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chachazz
Premium
join:2003-12-14
kudos:9
Reviews:
·TELUS

1 recommendation

Court: 4th Amendment Applies At The Border

4th Amendment Applies At The Border; Also: Password Protected Files Shouldn't Arouse Suspicion
quote:
The 4th Amendment only allows reasonable searches, usually with a warrant. But the general argument has long been that, when you're at the border, you're not in the country and the 4th Amendment doesn't apply. This rule has been stretched at times, including the ability to take your computer and devices into the country and search it there, while still considering it a "border search," for which the lower standards apply. Just about a month ago, we noted that Homeland Security saw no reason to change this policy.

...9th Circuit ruling (en banc, or in front of the entire set of judges), the court ruled that the 4th Amendment does apply at the border, that agents do need to recognize there's an expectation of privacy, and cannot do a search without reason.

Furthermore, they noted that merely encrypting a file with a password is not enough to trigger suspicion. This is a huge ruling in favor of privacy rights.
Full article at TechDirt.

OZO
Premium
join:2003-01-17
kudos:2
Very good news. Finally some bits of common sense start to win.

If you wanted the content of your laptop to go over the border you'd just send it using the internet. There are no "border guards" on the internet itself, so content flows mostly freely across international boundaries. Thus if anyone wants to get certain content into a country via the internet, they're not doing it by entering that country through border control.

Many years ago I've expressed similar point right here, on this forum. Argument, that custom has to check content of my computer to stop me from moving content over the border, was absurd from the beginning (and see the reasoning in the cite above)... Also I mentioned that my laptop becomes my personal private assistant more and more. And I don't want (or expect) someone digging deeply inside it... And finally, if I surrender my laptop for an inspection, I'm loosing confidence in it. All personal (private) data could be compromised, along with the OS itself. It means two things: 1) my private data could be copied and leaked without my consent or knowledge; 2) I will have to reformat and re-install everything on it after that procedure... The same applies, BTW, to corporate computers, used by employees, crossing borders. Intellectual property or company ("know how") could be compromises very easily too...
--
Keep it simple, it'll become complex by itself...


Blackbird
Built for Speed
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join:2005-01-14
Fort Wayne, IN
kudos:3
Reviews:
·Frontier Communi..
reply to chachazz
It's a step forward... but it will probably still have to withstand a challenge before the Supremes. So, it's not really over until it's over.
--
“The American Republic will endure until the day Congress discovers that it can bribe the public with the public's money.” A. de Tocqueville


Juggernaut
Irreverent or irrelevant?
Premium
join:2006-09-05
Kelowna, BC
kudos:2

2 recommendations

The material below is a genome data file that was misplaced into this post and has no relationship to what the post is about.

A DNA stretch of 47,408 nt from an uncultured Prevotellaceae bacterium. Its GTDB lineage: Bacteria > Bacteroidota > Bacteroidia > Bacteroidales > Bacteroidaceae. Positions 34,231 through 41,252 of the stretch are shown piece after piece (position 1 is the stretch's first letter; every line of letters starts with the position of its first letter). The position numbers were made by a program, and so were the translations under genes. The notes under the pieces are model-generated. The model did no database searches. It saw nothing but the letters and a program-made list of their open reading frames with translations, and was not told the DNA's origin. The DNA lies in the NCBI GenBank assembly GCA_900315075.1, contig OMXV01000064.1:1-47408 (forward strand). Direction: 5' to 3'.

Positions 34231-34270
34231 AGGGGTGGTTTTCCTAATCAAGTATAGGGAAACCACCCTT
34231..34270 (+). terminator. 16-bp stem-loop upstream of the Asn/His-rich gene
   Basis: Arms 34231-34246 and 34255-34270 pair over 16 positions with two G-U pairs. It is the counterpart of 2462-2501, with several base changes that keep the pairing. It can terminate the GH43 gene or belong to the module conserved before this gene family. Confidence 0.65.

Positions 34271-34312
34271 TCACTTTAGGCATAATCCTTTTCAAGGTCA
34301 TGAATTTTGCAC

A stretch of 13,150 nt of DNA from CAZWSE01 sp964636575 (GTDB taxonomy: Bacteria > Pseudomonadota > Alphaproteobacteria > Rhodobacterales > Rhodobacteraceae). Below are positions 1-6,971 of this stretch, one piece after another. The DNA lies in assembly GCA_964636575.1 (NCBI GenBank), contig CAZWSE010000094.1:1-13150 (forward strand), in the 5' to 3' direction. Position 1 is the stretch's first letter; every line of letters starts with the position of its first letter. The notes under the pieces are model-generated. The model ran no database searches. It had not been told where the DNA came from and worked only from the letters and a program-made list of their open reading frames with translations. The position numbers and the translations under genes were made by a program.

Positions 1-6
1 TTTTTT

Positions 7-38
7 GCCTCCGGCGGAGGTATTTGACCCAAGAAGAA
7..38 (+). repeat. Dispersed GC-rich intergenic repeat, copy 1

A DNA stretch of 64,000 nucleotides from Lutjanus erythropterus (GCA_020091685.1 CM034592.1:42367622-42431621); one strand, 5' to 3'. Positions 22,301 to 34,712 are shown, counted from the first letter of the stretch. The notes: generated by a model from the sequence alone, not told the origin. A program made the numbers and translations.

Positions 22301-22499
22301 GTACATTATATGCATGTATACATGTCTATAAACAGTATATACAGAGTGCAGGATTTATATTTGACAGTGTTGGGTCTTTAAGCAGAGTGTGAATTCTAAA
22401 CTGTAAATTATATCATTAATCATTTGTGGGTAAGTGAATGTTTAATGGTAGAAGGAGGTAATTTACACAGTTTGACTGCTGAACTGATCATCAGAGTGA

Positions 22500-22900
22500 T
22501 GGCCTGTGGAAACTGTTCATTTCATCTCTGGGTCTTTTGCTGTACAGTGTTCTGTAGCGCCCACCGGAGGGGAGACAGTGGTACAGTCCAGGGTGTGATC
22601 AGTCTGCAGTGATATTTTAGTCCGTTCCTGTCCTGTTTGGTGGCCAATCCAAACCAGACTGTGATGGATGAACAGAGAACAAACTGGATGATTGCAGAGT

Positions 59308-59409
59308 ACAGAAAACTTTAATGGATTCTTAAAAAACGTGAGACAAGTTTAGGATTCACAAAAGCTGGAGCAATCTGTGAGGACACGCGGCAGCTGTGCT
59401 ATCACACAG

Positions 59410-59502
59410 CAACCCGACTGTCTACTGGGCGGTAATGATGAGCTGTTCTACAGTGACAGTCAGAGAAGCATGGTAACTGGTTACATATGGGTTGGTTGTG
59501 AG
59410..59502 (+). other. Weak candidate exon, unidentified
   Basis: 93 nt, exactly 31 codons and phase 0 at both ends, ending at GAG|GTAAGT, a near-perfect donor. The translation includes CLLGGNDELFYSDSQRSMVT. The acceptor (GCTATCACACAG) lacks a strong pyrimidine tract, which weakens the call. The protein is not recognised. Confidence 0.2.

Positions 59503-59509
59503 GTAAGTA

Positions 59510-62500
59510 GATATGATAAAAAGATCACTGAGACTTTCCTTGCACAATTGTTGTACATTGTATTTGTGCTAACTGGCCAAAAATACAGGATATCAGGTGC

said by Blackbird:

but it will probably still have to withstand a challenge before the Supremes.

Could.Not.Resist.

»www.youtube.com/watch?v=iDPjYZxi0n8

--
"I fear the day that technology will surpass our human interaction. The world will have a generation of idiots." ~ Albert Einstein


Hank
Searching for a new Frontier
Premium
join:2002-05-21
Burlington, WV
kudos:3
reply to Blackbird
I agree with Blackbird, the DOJ will, at the direction of others, continue to push the limits. I hope I am wrong, but I have doubts if the Supreme Court would uphold the lower courts ruling.


Anonymous1

@verizon.net
said by Hank:

I agree with Blackbird, the DOJ will, at the direction of others, continue to push the limits. I hope I am wrong, but I have doubts if the Supreme Court would uphold the lower courts ruling.

That's exactly what the DOJ was hoping. They were hoping that because of the "reasonable" expectations, that the court would have found that there was no "reasonable" expectations in this child porn case. Unfortunately for the DOJ the majority found that the search was reasonable, thus giving up all abilities for the DOJ to appeal to SCOTUS, since the DOJ ultimately still won the case.

I haven't read the case closely, but I think there are some reasoning defects in the majority's holding, namely whether or not the search that took place should be considered an "extended" border search. If it was an "extended" border search then "reasonable" expectations are already necessary (the search took place 165 miles away from the border). Because the majority decided to call this case a mere border search rather than an extended one, leads one to believe that they may have been overreaching a bit (judicial advocacy).

I'm not saying that the majority's reasoning is wrong, but I'm not sure this was the right case to apply such a reasoning, thus jumping the gun so to speak.


AVD
Respice, Adspice, Prospice
Premium
join:2003-02-06
Onion, NJ
kudos:1
reply to chachazz
somewhere the terrorists are celebrating.

lorennerol
Premium
join:2003-10-29
Seattle, WA

2 recommendations

said by AVD:

somewhere the terrorists are celebrating.

The day we started treating innocent people as if they were terrorists, they won and we lost.

Their goals are fear and loss of freedom. Of late, all they've had to do is sit back and watch us visit both upon ourselves.


La Luna
RIP Lisa
Premium
join:2001-07-12
Warwick, NY
kudos:3
Well, what are we to do, nothing? Then when something happens, it will be "WHY DIDN'T THEY DO SOMETHING TO STOP IT!!!" being screamed from the rooftops. That happened after 9/11, even though there was no credible evidence that something was imminent.